Last month, representatives at the United Nations Third International Conference on Financing for Development agreed to a number of proposals to fund the upcoming Sustainable Development Goals. Collectively known as the Addis Ababa Action Agenda, these proposals cover a range of financing sources, from domestic tax revenues and official development assistance to private sector financing and philanthropy. The Agenda also included measures to support international trade and capacity building. World leaders now hope that the financing mechanisms laid out in the AAAA will encourage countries to adopt both the SDGs and a climate change accord scheduled for negotiation in Paris this December.
The SDGs are a proposed set of 17 goals that are meant to provide benchmarks for a variety of development issues over the next 15 years. The goals cover poverty, hunger, health, education, gender equality, energy, the environment, and a host of other global challenges. Each goal is accompanied by a number of targets that serve as tangible metrics of a country’s progress towards the SDGs. These new goals are a follow up to the Millennium Development Goals, a 15-year set of eight benchmarks that world leaders agreed to back in 2000. To improve their drafting process for the new goals, the UN organized the largest consultation program in its history that combined government input with surveys of the general public.
The Addis Ababa Action Agenda, a vital part of the new development goal drafting process, is a step towards recognizing the role of international philanthropy and the private sector in supporting global development. The agreement makes several references to the importance of the private sector in economic growth, particularly the role of the financial sector in enabling small businesses. Furthermore, Article 10 of the agreement explicitly lists philanthropies and foundations as vital members of the “global partnerships” that are required to meet the SDGs. This is a substantial improvement over the funding section of the MDGs, which overwhelmingly relied on official development assistance and did not reference to international philanthropy.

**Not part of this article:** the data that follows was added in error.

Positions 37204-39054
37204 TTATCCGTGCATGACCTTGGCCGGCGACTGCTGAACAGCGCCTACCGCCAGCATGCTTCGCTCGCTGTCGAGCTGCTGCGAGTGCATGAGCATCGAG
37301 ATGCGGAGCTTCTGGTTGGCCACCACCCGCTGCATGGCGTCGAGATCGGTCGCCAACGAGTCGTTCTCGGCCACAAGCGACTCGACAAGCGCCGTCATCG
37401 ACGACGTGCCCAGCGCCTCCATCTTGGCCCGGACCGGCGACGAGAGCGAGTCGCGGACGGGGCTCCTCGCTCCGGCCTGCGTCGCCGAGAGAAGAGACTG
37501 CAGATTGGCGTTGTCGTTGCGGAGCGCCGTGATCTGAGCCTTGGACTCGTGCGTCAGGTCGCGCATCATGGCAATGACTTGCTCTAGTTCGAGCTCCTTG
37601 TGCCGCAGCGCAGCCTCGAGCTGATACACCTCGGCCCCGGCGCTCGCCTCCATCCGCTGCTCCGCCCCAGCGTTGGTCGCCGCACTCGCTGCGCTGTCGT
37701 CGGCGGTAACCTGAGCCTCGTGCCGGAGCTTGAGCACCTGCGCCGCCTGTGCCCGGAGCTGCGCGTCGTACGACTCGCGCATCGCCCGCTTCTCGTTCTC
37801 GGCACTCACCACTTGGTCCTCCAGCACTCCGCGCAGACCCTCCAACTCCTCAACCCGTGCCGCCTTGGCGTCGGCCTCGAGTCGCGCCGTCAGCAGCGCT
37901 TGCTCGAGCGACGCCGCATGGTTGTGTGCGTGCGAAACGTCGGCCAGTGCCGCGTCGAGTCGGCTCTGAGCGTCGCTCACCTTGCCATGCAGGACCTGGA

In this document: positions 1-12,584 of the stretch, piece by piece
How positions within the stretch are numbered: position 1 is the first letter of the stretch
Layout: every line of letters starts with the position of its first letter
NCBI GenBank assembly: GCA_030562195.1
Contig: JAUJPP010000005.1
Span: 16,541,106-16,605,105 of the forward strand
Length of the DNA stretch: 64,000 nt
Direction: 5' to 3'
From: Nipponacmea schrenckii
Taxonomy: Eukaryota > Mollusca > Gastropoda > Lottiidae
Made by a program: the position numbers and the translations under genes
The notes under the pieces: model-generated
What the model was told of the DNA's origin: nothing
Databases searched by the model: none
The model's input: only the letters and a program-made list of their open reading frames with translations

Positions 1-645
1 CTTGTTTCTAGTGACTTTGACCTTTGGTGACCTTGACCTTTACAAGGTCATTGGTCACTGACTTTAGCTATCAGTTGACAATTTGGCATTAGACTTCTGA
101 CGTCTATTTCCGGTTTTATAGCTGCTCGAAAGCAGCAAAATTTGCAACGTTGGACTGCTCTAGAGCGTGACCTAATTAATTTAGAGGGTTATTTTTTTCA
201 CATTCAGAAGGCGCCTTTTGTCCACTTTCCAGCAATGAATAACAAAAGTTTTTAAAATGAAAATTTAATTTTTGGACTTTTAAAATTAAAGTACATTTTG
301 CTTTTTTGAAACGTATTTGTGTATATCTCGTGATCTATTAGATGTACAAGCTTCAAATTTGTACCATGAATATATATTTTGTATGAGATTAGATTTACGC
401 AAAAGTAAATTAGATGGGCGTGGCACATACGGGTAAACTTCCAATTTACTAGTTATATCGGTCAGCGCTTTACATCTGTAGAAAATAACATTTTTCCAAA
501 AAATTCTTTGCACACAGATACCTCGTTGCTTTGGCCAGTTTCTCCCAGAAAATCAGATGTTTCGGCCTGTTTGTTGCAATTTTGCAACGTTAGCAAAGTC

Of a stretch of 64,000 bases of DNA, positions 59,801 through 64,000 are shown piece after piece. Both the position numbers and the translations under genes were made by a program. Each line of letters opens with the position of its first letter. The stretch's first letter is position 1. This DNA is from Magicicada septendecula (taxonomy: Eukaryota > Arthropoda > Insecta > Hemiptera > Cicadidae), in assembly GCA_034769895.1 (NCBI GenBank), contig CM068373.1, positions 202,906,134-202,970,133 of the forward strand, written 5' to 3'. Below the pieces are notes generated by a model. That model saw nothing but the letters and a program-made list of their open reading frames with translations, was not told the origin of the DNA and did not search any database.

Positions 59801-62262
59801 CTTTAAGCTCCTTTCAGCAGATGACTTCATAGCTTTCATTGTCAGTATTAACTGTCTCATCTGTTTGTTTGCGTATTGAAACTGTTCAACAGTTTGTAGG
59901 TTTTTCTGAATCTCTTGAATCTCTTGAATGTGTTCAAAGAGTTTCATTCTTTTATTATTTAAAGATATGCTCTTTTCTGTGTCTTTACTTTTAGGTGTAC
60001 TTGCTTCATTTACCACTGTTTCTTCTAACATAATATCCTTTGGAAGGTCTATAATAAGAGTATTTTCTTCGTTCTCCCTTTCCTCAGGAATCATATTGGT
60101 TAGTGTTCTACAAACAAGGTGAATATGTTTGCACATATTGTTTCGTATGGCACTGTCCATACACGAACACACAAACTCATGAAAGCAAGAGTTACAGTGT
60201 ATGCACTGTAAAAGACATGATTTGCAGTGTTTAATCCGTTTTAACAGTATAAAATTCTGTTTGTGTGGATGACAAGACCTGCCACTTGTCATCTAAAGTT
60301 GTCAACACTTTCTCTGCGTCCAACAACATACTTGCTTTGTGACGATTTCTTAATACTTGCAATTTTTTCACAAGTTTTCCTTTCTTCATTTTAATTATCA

However, there is still a lot more that the Addis Ababa Action Agenda and the SDGs could do to support philanthropy’s vital role in development. In June, the CGP cohosted the Conference on Policy Coherence for Mobilizing Private Financial Flows for Sustainable Development with the OECD Development Center. The purpose of this conference was to discuss how to best utilize private funding for the SDGs in the lead up to the Third International Conference on Financing for Development. Dr. Carol Adelman, director of the CGP, provided a number of recommendations, summarized below:
- Efforts to measure private financial flows and to publicize philanthropic best practices should be increased
- Private and philanthropic actors should be included in drafting the SDGs
- Innovation should be the primary criteria for creating public-private partnerships as part of the SDG targets for global partnerships
- Philanthropy should be recognized as a unique source of development practices rather just an additional funding source for official development goals
- Countries should strive to improve their legal environments for investing in both for-profits and not-for-profits
- Intergovernmental organizations should facilitate the distribution of private resources to developing countries by evaluating best practices and identifying successful ventures
Though these suggestions were not explicitly included in the Addis Ababa Action Agenda, countries looking for ways to finance their SDG efforts should still consider them. Many of these suggestions simply entail engaging with the private and philanthropic sectors, and collecting new data. However, some countries may balk at evaluating their legal environments. A major finding of the CGP’s new Index of Philanthropic Freedom is that laws created to serve the legitimate interests of the state, such as capital controls and illicit financial flows legislation, often hinder philanthropic efforts as well. Examining their legal requirements will require states to evaluate the benefits of combating illicit finance or managing volatile financial flows against the benefits that come from international philanthropy.
As Dr. Adelman noted in her comments, 80% of the developed world’s economic engagement with the developing world comes from the private sector, philanthropy, and remittances. The Addis Ababa Action Agenda is an important first step in acknowledging these essential flows and how they can help meet the SDGs. But the international community needs to go further in developing a more holistic funding plan for the SDGs, and the recommendations made at the Conference on Policy Coherence are an excellent place to start.